If your pet is already showing symptoms of sago palm toxicity, or if tests have confirmed this, your veterinarian will need to perform additional treatment. This typically includes several days of hospitalization with intensive medical care and several months of medication at home. Unfortunately, even with medical care, many pets do not survive sago palm toxicity. If you believe that your pet has ingested any portion of a sago palm, no matter how small the amount may be, it is extremely important to call your veterinarian immediately. It could mean the difference between life and death.

We at Claws & Paws wish these plants came with a warning; unfortunately they do not. We highly recommend removal of all sago palms in your house or yard. Even if your pet does not normally chew on or eat plants, all it takes is one time. These plants are not worth it!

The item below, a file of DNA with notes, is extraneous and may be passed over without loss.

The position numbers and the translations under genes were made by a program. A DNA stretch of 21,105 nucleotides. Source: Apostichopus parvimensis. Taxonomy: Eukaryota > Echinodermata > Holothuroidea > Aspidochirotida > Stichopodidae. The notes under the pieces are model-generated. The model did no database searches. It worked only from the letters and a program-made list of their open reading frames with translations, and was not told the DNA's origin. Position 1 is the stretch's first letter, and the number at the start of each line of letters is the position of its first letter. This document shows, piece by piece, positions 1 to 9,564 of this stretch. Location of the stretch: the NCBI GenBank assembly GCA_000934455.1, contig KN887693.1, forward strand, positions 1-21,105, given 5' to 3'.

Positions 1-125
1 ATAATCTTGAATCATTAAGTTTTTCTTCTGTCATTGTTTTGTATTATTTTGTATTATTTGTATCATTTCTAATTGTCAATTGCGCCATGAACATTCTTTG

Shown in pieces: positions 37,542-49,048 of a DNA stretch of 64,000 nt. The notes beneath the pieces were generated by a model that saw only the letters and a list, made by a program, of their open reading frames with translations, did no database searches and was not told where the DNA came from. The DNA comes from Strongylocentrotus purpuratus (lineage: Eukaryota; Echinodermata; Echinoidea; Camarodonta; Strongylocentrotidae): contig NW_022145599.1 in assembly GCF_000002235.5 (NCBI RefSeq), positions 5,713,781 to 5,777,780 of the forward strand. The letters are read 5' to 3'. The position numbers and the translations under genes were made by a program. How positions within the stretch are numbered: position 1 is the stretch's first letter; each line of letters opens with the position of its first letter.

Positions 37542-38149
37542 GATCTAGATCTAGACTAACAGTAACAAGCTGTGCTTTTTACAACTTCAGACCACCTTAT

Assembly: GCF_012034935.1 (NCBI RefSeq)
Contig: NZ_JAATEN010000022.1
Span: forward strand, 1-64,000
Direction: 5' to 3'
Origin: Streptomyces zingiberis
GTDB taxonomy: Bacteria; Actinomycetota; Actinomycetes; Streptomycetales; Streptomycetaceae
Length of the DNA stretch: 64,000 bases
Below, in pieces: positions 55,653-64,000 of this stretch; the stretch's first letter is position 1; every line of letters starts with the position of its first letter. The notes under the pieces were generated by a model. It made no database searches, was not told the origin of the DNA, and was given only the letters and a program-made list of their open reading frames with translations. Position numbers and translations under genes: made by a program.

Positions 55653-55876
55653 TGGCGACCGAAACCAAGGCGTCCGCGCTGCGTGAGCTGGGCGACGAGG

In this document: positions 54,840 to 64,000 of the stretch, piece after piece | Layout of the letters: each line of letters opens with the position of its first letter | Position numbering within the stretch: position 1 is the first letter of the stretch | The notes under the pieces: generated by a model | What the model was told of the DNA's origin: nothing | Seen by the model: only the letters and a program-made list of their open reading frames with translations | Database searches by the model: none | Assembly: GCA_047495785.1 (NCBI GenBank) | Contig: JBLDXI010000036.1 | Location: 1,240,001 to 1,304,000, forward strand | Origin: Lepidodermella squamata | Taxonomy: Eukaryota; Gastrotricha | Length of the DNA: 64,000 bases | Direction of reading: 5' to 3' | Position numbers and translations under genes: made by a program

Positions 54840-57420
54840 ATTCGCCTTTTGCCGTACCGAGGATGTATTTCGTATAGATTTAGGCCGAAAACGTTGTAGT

Interested in a Poop-Free Yard?

We have worked out an agreement with Poop Troops to offer one free month of yard pet waste pickup, with no strings attached. All you have to do is contact them at 877.930.POOP (7667) and to get your free month simply tell them you heard about them from Claws & Paws Veterinary Hospital® in Pearland. When signing up for this free month of service, you will be asked for credit card information, but you can cancel at any time. Many of our staff have signed up for this service and are very, very happy with not only the service received, but the customer service when dealing with staff of this company. This company is based out of Frisco, Texas, but they are currently expanding their service area to include the Greater Houston area.

We have a number of other helpful tools that you may be interested in as well. Visit our Helpful Info post to see a list of items that you may like.

We’re Expanding Our Social Reach with Snapchat

Dorian Strickland

With the new year, comes new adventures. In January 2018 Claws & Paws Veterinary Hospital® launched their own Snapchat channel for those 60 Million U.S. and 150 Million Global daily active users (Forbes Magazine, Sep 2016). We are planning to “snap” daily to widen our online presence. For those using the app, we hope you’ll join us on our journey.